NAME
cons – console, clocks, process/process group ids, user, null, reboot, etc.

SYNOPSIS
bind #c /dev
/dev/bintime
/dev/config
/dev/cons
/dev/consctl
/dev/cputime
/dev/drivers
/dev/hostdomain
/dev/hostowner
/dev/kmesg
/dev/kprint
/dev/null
/dev/osversion
/dev/pgrpid
/dev/pid
/dev/ppid
/dev/random
/dev/reboot
/dev/swap
/dev/sysname
/dev/sysstat
/dev/time
/dev/user
/dev/zero

DESCRIPTION
The console device serves a one–level directory giving access to the console and miscellaneous information.

Reading the cons file returns characters typed on the keyboard. Normally, characters are buffered to enable erase and kill processing. A control–U, ^U, typed at the keyboard kills the current input line (removes all characters from the buffer of characters not yet read via cons), and a backspace erases the previous non–kill, non–erase character from the input buffer. Killing and erasing only delete characters back to, but not including, the last newline. Characters typed at the keyboard actually produce 21–bit runes (see utf(6)), but the runes are translated into the variable–length UTF encoding (see utf(6)) before putting them into the buffer. A read(2) of length greater than zero causes the process to wait until a newline or a ^D ends the buffer, and then returns as much of the buffer as the argument to read allows, but only up to one complete line. A terminating ^D is not put into the buffer. If part of the line remains, the next read will return bytes from that remainder and not part of any new line that has been typed since.

If the string rawon has been written to the consctl file and the file is still open, cons is in raw mode: characters are not echoed as they are typed, backspace, ^U and ^D are not treated specially, and characters are available to read as soon as they are typed. Ordinary mode is reentered when rawoff is written to consctl or this file is closed.

A write (see read(2)) to cons causes the characters to be printed on the console screen.

The osversion file contains a textual representation of the operating system's version and parameters. At the moment, it contains one field: the 9P protocol version, currently 2000.

The config file contains a copy of the kernel configuration file used to build the kernel.

The kmesg file holds the last 16 kilobytes of output written to the console by the kernel's print statements or by processes writing to /dev/cons. It is useful for retrieving boot messages once the boot process is over.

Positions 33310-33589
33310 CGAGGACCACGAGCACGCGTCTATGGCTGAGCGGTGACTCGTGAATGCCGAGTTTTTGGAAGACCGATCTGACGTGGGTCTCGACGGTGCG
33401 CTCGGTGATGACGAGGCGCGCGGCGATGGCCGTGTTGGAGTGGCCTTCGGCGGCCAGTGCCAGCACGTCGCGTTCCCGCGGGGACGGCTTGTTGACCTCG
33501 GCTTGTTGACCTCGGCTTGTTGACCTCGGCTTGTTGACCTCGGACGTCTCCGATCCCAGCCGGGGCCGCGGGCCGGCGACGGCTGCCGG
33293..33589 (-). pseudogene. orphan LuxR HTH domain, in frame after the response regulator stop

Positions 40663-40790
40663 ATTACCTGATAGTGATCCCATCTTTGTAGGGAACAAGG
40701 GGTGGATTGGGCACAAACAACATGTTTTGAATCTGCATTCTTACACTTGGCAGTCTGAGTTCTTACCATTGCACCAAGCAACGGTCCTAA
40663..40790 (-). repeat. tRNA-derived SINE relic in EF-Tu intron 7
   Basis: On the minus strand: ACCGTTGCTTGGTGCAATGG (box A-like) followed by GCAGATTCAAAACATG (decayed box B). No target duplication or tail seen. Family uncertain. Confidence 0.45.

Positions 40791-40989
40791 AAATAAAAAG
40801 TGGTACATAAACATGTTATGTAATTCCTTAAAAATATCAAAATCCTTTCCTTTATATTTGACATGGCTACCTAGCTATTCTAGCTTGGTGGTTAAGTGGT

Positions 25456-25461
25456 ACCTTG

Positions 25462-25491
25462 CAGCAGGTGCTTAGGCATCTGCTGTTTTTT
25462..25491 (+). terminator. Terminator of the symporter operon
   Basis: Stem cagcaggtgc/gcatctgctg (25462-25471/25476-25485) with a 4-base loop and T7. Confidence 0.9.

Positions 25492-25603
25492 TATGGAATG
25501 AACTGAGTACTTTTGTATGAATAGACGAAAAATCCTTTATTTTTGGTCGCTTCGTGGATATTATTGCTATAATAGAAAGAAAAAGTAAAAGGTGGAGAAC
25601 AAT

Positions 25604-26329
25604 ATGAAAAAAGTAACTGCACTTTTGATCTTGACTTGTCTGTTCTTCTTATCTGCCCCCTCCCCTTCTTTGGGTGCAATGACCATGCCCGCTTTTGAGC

The kprint file may be read to receive a copy of the data written to the console by the kernel's print statements or by processes writing to /dev/cons. Only data written after the file is opened is available. If the machine's console is a serial line, the data is sent both to the console and to kprint; if its console is a graphics screen, the data is sent either to the display or to kprint, but not both. (It is advisable not to open kprint on terminals until you have started rio(1).)

The null file throws away anything written to it and always returns zero when read.

The zero file is a read–only file that produces an infinite stream of zero–valued bytes when read.

The drivers file contains, one per line, a listing of the drivers configured in the kernel, in the format
#c cons

The hostdomain file contains the name of the authentication domain that this host belongs to; see authsrv(6). Only the user named in /dev/hostowner may write this.

The hostowner file contains the name of the user that owns the console device files. The hostowner also has group permissions for any local devices.

Reads from random return a stream of random numbers. The numbers are generated by a low priority kernel process that loops incrementing a variable. Each clock tick the variable is sampled and, if it has changed sufficiently, the last few bits are appended to a buffer. This process is inefficient at best producing at most a few hundred bits a second. Therefore, random should be treated as a seed to pseudo–random number generators which can produce a faster rate stream.

Writing the string reboot to reboot causes the system to shutdown and, if possible, restart. Writing the string reboot kernelpath loads the named kernel image and restarts, preserving the kernel configuration in #ec, except that the bootfile variable is set to kernelpath. Only the host owner has the ability to open this file. The named kernel may be a Plan 9 executable or a 32–bit or 64–bit ELF executable. On some architectures (e.g., mips), it may also be a Plan 9 boot image.